If You Are a Match: Bone Marrow Donation Process

(Voice) If you match a patient, it will cost
you no money to donate. We reimburse all travel expenses and provide
other assistance as well. You’ll be asked to give a blood sample to
test whether you are the best possible match for the patient. If you continue, it could take up to 30 to
40 hours total, including travel time, to attend appointments and donate. This is spread out over a 4-to-6 week period. You will begin by going to an information
session and receiving a physical exam before donating. Be The Match provides you with details and
support every step of the way. The patient’s doctor will ask you to donate
in one of two ways. Today, the most common way to donate is through
a procedure called PBSC, or peripheral blood stem cell donation. There is no surgery involved. Donors receive daily injections of a drug
called filgrastim for 5 days before collection, to increase the blood-forming cells in the
blood stream. On the 5th day some of the donor’s blood
is removed through a needle in one arm and passed through a machine that separates out
the blood-forming cells. The remaining blood is returned through the
other arm. PBSC donors may experience headaches, bone,
or muscle aches for several days before collection. These are side effects of filgrastim and typically
disappear within 24 to 48 hours after donating. The other method of donating cells is marrow
donation, which is a surgical procedure. In this type of donation, the donor is anesthetized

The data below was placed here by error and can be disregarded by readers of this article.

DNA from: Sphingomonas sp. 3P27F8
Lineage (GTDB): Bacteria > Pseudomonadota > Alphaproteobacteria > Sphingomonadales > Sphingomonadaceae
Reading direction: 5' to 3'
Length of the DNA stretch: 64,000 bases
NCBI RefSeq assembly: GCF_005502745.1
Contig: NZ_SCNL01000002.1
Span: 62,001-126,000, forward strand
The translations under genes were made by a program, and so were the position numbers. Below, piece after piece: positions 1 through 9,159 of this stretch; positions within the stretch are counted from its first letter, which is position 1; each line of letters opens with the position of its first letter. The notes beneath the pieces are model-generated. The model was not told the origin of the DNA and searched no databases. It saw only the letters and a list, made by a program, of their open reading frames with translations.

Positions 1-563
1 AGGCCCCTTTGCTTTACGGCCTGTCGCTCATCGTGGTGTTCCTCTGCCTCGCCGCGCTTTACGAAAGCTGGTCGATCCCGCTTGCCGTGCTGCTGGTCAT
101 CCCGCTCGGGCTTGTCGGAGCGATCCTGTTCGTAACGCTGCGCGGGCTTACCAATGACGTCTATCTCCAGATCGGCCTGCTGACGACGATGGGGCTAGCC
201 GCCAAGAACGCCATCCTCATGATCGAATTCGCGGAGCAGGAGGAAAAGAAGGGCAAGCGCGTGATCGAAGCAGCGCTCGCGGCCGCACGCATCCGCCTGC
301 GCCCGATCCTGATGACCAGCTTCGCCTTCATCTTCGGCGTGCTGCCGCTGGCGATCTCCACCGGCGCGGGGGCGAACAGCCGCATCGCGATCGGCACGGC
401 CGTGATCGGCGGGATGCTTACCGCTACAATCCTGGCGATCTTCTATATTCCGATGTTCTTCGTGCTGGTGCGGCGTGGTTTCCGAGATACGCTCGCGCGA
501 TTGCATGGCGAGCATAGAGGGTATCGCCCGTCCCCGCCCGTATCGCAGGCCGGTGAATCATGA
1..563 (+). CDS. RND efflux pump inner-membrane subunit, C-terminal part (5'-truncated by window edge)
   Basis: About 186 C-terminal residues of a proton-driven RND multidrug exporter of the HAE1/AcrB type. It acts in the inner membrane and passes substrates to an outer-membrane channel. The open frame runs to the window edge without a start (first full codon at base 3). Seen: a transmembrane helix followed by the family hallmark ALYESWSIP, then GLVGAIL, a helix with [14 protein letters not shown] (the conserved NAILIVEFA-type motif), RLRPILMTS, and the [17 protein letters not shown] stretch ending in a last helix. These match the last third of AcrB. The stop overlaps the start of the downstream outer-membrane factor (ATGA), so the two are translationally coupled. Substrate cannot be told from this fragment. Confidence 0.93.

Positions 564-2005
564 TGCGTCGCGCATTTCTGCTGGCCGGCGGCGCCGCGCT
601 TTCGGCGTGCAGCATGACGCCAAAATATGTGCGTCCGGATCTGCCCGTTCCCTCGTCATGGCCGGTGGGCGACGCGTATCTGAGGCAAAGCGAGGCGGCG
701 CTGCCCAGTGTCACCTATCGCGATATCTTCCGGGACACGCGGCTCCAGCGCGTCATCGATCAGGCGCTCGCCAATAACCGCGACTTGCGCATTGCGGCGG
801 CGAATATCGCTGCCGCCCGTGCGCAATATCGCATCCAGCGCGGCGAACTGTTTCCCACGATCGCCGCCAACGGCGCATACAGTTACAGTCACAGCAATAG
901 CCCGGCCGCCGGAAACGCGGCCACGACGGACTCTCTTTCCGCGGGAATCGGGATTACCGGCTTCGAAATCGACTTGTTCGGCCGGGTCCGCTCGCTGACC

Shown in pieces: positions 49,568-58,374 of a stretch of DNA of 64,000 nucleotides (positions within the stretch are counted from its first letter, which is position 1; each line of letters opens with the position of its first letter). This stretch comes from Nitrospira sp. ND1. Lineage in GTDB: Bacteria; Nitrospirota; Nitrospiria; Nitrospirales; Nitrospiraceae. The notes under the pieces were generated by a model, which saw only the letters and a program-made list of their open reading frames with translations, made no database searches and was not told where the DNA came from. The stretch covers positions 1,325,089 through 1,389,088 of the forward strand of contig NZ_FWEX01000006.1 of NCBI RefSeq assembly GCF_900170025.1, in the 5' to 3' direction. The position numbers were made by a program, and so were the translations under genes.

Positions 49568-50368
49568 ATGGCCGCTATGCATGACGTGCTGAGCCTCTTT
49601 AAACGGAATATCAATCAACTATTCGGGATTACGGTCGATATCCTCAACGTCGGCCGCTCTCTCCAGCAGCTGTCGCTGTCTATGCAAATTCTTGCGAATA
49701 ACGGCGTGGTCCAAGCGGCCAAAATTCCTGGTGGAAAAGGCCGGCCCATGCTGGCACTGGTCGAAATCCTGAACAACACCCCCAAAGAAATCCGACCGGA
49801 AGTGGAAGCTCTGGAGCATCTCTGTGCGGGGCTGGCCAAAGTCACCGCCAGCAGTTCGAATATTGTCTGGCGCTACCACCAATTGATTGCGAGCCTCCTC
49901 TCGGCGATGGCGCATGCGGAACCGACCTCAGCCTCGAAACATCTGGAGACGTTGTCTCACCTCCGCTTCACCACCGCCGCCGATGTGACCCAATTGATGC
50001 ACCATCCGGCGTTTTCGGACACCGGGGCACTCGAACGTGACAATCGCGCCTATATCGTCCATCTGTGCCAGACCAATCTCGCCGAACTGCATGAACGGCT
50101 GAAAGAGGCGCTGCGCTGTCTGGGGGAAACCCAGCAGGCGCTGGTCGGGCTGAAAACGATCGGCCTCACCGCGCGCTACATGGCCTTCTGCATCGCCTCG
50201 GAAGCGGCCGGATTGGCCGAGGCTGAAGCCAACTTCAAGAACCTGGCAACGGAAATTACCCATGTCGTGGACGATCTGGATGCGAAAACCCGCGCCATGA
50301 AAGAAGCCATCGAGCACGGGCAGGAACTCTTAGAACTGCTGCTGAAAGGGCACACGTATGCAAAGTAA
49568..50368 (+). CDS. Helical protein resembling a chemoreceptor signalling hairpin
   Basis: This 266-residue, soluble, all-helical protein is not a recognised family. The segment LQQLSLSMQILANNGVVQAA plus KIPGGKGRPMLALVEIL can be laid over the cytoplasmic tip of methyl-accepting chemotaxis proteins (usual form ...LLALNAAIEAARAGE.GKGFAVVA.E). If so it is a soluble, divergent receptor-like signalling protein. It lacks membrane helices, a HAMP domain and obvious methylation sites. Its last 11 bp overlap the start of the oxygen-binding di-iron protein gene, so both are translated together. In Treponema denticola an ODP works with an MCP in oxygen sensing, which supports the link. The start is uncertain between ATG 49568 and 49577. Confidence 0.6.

and feels no pain during the procedure. The doctor inserts a special needle that removes
some liquid marrow inside the donor’s pelvic bone. Because only 1 to 5 percent of a donor’s
marrow is taken, the donor’s immune system stays strong. The marrow replaces itself completely within
4 to 6 weeks. (voiceover) After marrow donation, a donor
can expect to feel some soreness in the lower back for one to two weeks afterward. Donors can expect to be back to their normal
routine in 2 to 7 days.

15 thoughts on “If You Are a Match: Bone Marrow Donation Process

  1. I registered today. I have a question…If i live in California and my donor is in Michigan, would I have to fly in for the procedure or would I be able to donate where I live?

  2. I want to thank people like who have donated. The people who do this really saves lives I had A.M.L back in 2013 had my transplant in 2014 it saved my life I am cancer free. I can't thank these people enough for what they do.

  3. Just registered! I'm not concerned about the possibility of pain considering I felt my entire c-section. I'm only wondering if I will be able to get the time off work if they find I'm a good match, that's really my only drawback.

  4. Two questions…1.  Is this full or partial anesthesia, and 2.  Can a carrier of hemophilia donate.  Does anyone know, or is this for the doc?  Appreciate any knowledgeable answers.

  5. I got an email saying I'm a possible match. I called, answered some questions and was told to wait 2 months. Hope I could help to save someone's life

  6. Do you have family or friends who have questions about donating marrow? SHARE this video and help spread awareness about the donation process: